Log In   |  Sign up

The Process of Ketosis

blog post

The Process of Ketosis

Ketosis is a process in which body uses alternative fuel to provide energy to the brain and muscles when glucose availability or supply goes low. When we deliberately switch to a diet that is low in carb and higher in fat, it enhances the process of ketosis without the gnawing hunger of fasting. If we go without food for a long time, the body goes into a normal alternative process of metabolism by creating ketones to keep us alive. It keeps you feeling fulfilled with the food that you eat, as well as helps in weight loss. Next you will want to know why ketones are better than glucose for cellular fuel needs.

When we are fasting or when on a reduced carbohydrate diet, body switches to ketosis mode. I have written a series of articles on common myths associated with ketogenic diet and to discuss how they are scientifically not possible. Today I am going to discuss why ketosis is not a dangerous process.

Glucose

This is also commonly known as blood sugar. Starches, sugars and protein break down during the process of metabolism to form glucose. While glucose is a necessary fuel for the body, it is required only in limited amount. Normally, a human body can store only about 1000-1600 calories of glucose in the form of glycogen in our muscles and liver. The amounts stored depend on the gender and muscle mass. Men store more glycogen because they have a greater muscle mass. Since most people burn up about 2000 calories a day even without workout, just doing normal stuff, it is clear that if the human body depended on only sugar to fuel itself, and food weren’t available for more than a day, the body would run out of energy. Not good for continuing life.

Basic Body Fuels

During cellular respiration, body cells metabolize food nutrients and oxygen, to create energy. Most of this energy production happens in tiny cell parts which act as powerhouses or fuelling stations, the mitochondria. There are two primary types of food-based fuel that our cells can use to produce energy- glucose and ketones.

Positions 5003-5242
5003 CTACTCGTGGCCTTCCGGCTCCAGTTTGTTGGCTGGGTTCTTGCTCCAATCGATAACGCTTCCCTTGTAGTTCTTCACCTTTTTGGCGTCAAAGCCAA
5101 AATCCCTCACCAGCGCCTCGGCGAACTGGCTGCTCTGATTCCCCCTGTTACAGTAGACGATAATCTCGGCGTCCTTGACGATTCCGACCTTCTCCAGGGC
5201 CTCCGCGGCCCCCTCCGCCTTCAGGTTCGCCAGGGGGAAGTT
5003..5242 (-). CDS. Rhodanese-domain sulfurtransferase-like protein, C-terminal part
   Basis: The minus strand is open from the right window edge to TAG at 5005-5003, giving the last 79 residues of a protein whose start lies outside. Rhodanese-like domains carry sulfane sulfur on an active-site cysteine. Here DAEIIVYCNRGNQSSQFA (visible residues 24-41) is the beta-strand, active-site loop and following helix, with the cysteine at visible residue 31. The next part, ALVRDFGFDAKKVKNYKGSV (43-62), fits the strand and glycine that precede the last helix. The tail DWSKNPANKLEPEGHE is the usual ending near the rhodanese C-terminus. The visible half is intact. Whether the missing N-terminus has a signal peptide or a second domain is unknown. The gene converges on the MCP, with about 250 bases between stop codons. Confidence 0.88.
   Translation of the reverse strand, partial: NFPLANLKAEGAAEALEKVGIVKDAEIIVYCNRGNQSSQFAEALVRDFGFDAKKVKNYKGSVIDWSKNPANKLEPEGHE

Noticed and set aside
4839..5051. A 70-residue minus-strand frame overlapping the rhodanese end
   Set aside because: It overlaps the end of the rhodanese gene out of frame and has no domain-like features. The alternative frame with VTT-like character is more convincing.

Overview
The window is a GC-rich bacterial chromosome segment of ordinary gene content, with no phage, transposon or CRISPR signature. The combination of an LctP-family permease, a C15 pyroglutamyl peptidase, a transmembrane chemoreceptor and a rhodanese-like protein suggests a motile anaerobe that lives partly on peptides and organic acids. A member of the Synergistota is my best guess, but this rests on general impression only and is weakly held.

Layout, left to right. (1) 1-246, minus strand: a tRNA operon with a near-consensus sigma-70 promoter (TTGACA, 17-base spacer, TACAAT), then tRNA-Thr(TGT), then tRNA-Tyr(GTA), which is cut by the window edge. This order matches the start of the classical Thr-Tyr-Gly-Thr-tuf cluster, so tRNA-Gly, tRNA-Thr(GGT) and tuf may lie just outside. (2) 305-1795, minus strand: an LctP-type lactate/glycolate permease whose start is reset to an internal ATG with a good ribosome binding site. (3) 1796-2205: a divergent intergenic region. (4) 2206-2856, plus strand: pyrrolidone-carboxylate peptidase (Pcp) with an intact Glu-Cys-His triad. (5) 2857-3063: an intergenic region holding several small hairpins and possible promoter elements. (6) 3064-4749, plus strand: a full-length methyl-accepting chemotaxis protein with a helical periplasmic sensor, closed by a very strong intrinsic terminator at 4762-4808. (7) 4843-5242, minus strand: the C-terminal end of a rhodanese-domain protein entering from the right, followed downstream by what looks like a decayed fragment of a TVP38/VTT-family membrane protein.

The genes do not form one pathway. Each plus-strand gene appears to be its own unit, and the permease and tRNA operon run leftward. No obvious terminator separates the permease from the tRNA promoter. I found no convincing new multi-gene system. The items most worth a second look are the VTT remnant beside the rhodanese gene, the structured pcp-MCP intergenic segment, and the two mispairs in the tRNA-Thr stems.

Ketones

This is a cellular fuel that comes from the metabolism of fat in the body. The average sized human body can store hundreds of thousands of calories in the form of fat, hence, this system of energy is almost unlimited. I say ‘almost’ because it also depends on how long one goes without food. Eventually, it would get used up, but people have been known to fast for months and live through it. Ketones allow cells to be metabolically flexible. When glucose levels are low, especially over time, most cells will switch to using ketone bodies for fuel. This ability of most normal cells to use ketones when glucose is unavailable indicates that their cellular mitochondria are healthy and functioning properly. Even the brain and nerve cells, which are heavily dependent on glucose can utilize ketone bodies for fuel. In addition, ketones have some unique properties which make them a better fuel for our cells to use. Burning fat for fuel causes less oxidative damage to the cells, and actually makes it possible for the cell to create much more energy than it can from glucose.

Ketoacidosis is a life-threatening build-up of ketone bodies due to muscle wasting and dehydration as in states of shock or uncontrolled Type 1 diabetes. Ketosis, which is the presence of ketone bodies in the urine has commonly been confused with ketoacidosis by researchers who don’t actually treat patients. Due to this, dietary ketosis is among the most maligned and misunderstood concepts in nutrition medicine. In the Type 1 diabetic, the absence of insulin leads to a toxic build-up of blood glucose and an extreme break-down of fat and muscle tissue. This condition doesn’t occur in individuals who have even a small amount of insulin, whether from natural production or artificially administered. Whereas patients in ketoacidosis are closely monitored in Intensive Care Units, individuals in ketosis are amongst the healthy, active population.

 

Disclaimer: The medical and/or nutritional information on this site is not intended to be a substitute for professional medical advice, diagnosis, or treatment. Always seek the advice of your physician or other qualified health provider with any questions you may have regarding a medical condition. Never disregard professional medical advice or delay seeking it because of something you have read on this website.